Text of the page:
Since blood pressure measurement is used as a diagnostic test, variability of blood pressure can lead to false positives – where normotensives misclassified as hypertensive - and false negatives - hypertensives misclassified as normotensive. The Positive Predictive Value [8] (the proportion of test positives that are true positives) of blood pressure measurement is calculable but is known to vary with age [9]. The variability (systematic and chance causes) of blood pressure therefore has the potential to affect clinicians’ decisions to start antihypertensive treatment. Subsequent follow up of patients on treatment also involves blood pressure measurement with systemic and chance variability [10], [11].The effect of this blood pressure variability on clinical decision-making during follow up is also unknown.

Investigating the effect of blood pressure variation on clinical decision-making in clinical practice is challenging because patients with different blood pressures also differ in characteristics such as age, gender or other cardiovascular risk factors and the act of measurement, treatment and management interfere/confound the estimation of the true underlying blood pressure. However simulation, using case vignettes, is one approach to investigating the impact of chance variation on the clinical decision making process because it avoids some of these challenging problems [12]. We used eight typical patient vignettes to study the impact of chance variation in blood pressure on GP clinical decision making.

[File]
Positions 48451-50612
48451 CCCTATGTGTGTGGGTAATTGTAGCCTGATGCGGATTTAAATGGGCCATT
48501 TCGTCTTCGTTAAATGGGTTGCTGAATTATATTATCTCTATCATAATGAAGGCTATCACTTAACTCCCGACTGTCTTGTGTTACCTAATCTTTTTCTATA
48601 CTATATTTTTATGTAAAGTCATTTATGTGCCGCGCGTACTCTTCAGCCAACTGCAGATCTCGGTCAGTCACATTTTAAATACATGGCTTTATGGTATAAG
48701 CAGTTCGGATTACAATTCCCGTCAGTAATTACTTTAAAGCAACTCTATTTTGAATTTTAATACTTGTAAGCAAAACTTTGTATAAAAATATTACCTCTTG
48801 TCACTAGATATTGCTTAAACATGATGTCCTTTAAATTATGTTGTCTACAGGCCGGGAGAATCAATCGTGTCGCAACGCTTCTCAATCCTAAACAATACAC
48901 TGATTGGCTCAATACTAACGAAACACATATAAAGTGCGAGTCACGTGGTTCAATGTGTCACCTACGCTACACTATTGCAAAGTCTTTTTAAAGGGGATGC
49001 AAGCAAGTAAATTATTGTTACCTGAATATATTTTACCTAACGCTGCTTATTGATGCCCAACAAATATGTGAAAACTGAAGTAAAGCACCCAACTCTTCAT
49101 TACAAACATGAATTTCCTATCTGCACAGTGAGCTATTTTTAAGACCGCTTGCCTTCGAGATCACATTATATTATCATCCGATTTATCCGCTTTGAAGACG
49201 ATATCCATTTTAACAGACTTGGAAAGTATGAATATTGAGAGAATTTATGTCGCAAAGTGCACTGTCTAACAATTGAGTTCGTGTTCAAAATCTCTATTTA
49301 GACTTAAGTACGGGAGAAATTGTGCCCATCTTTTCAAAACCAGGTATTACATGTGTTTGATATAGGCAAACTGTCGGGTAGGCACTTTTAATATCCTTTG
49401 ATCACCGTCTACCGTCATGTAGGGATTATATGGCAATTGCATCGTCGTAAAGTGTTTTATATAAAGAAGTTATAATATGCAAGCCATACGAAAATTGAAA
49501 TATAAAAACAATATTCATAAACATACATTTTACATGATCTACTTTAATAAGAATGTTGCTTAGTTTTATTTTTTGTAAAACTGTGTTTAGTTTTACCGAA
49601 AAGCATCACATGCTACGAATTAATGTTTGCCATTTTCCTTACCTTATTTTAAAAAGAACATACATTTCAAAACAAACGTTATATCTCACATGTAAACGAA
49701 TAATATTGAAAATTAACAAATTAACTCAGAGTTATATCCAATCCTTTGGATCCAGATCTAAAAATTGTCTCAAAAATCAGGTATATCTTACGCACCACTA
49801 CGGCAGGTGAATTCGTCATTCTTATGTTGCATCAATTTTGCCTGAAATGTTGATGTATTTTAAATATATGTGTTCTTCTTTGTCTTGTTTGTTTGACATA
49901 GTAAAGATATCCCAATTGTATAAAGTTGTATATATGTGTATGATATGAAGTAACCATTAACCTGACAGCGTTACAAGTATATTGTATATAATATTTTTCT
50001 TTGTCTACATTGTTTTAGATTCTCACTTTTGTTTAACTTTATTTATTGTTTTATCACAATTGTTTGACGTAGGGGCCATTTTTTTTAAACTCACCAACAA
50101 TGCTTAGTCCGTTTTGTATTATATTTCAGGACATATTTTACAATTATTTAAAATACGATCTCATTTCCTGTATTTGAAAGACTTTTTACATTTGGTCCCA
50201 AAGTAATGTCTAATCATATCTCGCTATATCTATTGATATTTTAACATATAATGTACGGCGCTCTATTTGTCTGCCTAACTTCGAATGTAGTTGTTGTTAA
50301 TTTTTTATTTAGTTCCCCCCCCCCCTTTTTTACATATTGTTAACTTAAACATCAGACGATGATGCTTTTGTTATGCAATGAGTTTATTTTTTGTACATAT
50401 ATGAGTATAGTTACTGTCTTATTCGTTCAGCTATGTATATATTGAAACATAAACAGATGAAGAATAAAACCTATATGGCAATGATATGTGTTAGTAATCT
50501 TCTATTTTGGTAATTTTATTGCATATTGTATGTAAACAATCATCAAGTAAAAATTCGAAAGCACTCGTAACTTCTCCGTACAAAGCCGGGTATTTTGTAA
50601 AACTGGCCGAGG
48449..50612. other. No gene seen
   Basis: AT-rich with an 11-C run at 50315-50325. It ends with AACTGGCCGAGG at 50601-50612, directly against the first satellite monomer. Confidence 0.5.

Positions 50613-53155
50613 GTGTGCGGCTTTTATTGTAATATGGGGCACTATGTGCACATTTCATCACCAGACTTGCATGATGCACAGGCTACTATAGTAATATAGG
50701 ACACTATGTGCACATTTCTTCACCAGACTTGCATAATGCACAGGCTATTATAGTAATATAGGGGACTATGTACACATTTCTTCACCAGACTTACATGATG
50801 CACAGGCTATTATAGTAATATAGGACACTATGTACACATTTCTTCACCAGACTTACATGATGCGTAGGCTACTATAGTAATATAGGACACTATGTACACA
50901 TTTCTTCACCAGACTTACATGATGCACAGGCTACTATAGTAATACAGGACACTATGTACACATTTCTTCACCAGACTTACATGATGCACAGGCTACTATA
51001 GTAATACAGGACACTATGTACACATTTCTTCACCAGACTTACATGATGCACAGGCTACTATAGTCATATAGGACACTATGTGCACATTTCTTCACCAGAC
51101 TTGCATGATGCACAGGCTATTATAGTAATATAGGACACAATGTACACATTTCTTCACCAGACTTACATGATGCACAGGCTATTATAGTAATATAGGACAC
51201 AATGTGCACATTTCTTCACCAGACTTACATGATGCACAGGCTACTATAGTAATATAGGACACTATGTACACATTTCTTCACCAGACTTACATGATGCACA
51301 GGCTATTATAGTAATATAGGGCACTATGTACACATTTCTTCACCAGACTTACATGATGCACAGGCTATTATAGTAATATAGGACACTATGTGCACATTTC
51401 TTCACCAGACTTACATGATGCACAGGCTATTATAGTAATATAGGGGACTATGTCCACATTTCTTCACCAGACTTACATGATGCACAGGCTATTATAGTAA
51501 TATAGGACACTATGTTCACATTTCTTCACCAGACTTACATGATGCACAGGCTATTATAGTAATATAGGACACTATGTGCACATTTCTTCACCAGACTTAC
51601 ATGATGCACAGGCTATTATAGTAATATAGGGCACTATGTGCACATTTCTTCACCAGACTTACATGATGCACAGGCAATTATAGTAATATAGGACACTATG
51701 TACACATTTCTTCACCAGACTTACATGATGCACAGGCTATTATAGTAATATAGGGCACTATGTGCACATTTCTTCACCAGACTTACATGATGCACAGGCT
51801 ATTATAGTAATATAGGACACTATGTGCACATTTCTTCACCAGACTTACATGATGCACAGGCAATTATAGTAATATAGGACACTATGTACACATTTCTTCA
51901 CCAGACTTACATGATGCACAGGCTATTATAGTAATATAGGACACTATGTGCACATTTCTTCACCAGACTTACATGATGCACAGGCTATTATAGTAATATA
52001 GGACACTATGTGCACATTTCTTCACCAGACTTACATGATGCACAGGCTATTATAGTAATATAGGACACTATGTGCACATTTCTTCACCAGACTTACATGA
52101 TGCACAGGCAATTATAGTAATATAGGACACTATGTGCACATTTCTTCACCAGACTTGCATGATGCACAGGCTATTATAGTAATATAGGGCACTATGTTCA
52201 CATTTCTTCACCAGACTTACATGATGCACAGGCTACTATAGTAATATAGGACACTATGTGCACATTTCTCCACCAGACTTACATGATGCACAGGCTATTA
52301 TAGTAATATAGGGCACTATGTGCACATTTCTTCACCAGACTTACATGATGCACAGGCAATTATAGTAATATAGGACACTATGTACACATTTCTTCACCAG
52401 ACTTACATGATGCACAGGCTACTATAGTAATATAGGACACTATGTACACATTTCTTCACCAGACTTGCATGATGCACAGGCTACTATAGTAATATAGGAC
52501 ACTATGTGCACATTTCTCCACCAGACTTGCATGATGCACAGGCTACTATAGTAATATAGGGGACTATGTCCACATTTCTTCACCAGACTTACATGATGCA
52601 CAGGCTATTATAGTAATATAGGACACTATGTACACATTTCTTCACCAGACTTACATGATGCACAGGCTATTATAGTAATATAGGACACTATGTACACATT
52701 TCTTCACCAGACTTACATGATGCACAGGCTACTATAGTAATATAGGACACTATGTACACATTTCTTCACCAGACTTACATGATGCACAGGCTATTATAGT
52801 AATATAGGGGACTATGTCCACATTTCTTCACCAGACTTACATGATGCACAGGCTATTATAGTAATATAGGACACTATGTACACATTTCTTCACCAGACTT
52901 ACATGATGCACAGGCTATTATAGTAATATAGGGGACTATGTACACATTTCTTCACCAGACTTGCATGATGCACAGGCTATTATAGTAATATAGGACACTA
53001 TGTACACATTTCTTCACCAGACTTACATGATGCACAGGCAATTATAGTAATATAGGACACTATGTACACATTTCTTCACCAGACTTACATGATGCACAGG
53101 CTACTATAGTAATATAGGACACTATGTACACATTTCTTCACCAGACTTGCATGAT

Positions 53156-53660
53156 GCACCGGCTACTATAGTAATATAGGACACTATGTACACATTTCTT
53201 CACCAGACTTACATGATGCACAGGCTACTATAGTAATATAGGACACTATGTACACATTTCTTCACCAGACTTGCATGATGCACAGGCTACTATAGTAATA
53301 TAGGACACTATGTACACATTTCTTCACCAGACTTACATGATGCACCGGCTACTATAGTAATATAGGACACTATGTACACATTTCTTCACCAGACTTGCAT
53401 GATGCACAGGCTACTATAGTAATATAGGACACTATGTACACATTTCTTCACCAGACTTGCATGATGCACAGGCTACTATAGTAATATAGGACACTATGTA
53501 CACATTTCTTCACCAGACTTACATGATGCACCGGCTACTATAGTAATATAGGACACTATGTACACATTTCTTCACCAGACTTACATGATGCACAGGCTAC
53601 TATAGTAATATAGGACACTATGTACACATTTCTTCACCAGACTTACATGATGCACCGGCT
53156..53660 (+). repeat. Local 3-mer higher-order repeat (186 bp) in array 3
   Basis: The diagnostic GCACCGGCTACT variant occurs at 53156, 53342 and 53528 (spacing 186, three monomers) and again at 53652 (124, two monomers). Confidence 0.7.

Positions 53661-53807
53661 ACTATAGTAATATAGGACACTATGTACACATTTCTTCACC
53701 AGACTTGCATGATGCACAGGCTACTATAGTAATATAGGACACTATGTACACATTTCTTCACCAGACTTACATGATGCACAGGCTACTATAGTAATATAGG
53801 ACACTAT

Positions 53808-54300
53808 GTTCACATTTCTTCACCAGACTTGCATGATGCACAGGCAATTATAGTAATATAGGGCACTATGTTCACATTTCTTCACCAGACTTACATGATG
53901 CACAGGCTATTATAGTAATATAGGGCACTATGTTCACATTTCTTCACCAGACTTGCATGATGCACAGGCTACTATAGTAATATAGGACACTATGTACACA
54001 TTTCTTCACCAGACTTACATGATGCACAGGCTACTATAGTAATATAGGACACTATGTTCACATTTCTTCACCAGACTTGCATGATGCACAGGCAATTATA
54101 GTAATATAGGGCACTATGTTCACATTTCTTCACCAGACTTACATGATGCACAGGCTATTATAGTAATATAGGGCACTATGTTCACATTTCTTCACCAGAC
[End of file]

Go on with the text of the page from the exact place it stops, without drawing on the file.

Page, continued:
Methods

TM sought ethical approval from the South Birmingham Research Ethics Committee and was advised that the project did not require ethical review. All data were handled anonymously.

A website was developed that presented one of eight typical case vignettes of a patient consulting for a routine check up in primary care. The eight case vignettes described a 40, 50, 60 and 70 year old white man and a 40, 50, 60 and 70 year old white woman. In each case the vignette was a non smoking, non diabetic, who drank alcohol in moderation and exercised twice a week, with a body mass index of 25 kg/m2. The total cholesterol level and HDL cholesterol level were the mean for a person of this age and sex based on the Health Survey for England of 1998 [13]. The eight case vignettes are shown in Table 1. Only one vignette, the 70 year old male, would be recommended treatment under UK guidelines. We use the term vignette and patient interchangeably.

Participants who accessed the website were presented with information on the patient’s characteristics, with summaries of current UK guidelines and a hyperlink to an on-line cardiovascular risk calculator [14].Participants were then provided with a blood pressure reading representing the blood pressure measured at a clinic visit. This blood pressure was randomly sampled from a population of two hundred blood pressures with a mean for a person of the appropriate age and gender and a standard deviation reflecting the degree of variation expected within an individual patient from one clinic visit to the next. The standard deviation was based on a coefficient of variation of 9.9% for systolic blood pressure, the variation observed in a meta-analysis of individual patient data from clinical trials of hypertension [15]. Variation in diastolic blood pressure was constrained to show a degree of correlation with systolic blood pressure. This correlation was determined from a series of 59 blood pressures measured in the same individual.

On accessing the website, participants were randomly allocated to one of the eight case vignettes and presented with a first consultation blood pressure reading. Participants were asked to indicate which of three possible decisions they would take. These decisions were coded as 1 to 3 (Table 2). If the participant answer was 1, this was equivalent to discharging the patient, the exercise ended and the participant left the website. If the answer was 2 or 3 the participant proceeded to subsequent consultations (Table 2).